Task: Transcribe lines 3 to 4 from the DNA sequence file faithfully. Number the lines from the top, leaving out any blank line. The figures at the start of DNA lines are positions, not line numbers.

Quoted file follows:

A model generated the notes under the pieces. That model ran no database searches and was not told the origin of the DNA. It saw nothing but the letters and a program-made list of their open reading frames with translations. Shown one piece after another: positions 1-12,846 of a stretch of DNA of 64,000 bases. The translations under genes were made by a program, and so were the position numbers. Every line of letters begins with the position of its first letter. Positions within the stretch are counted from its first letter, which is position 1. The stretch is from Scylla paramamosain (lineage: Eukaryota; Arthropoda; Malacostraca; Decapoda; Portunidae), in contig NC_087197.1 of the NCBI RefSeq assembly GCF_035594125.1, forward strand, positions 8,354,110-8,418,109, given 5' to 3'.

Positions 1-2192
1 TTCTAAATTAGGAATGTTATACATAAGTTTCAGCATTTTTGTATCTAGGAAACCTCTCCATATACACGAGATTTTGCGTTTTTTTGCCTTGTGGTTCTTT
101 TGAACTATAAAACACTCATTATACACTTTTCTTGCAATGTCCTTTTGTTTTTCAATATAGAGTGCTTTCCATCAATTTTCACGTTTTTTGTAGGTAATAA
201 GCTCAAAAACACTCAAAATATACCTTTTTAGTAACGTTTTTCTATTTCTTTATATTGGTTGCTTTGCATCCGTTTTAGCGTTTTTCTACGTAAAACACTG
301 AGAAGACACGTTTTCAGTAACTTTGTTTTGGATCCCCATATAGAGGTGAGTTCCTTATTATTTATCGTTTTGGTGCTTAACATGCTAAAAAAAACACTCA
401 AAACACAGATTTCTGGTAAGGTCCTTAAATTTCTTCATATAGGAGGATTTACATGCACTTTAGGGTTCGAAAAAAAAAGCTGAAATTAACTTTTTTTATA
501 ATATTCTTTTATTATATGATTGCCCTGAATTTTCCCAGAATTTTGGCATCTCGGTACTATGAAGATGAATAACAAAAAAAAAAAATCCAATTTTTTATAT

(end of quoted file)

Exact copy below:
1 TTCTAAATTAGGAATGTTATACATAAGTTTCAGCATTTTTGTATCTAGGAAACCTCTCCATATACACGAGATTTTGCGTTTTTTTGCCTTGTGGTTCTTT
101 TGAACTATAAAACACTCATTATACACTTTTCTTGCAATGTCCTTTTGTTTTTCAATATAGAGTGCTTTCCATCAATTTTCACGTTTTTTGTAGGTAATAA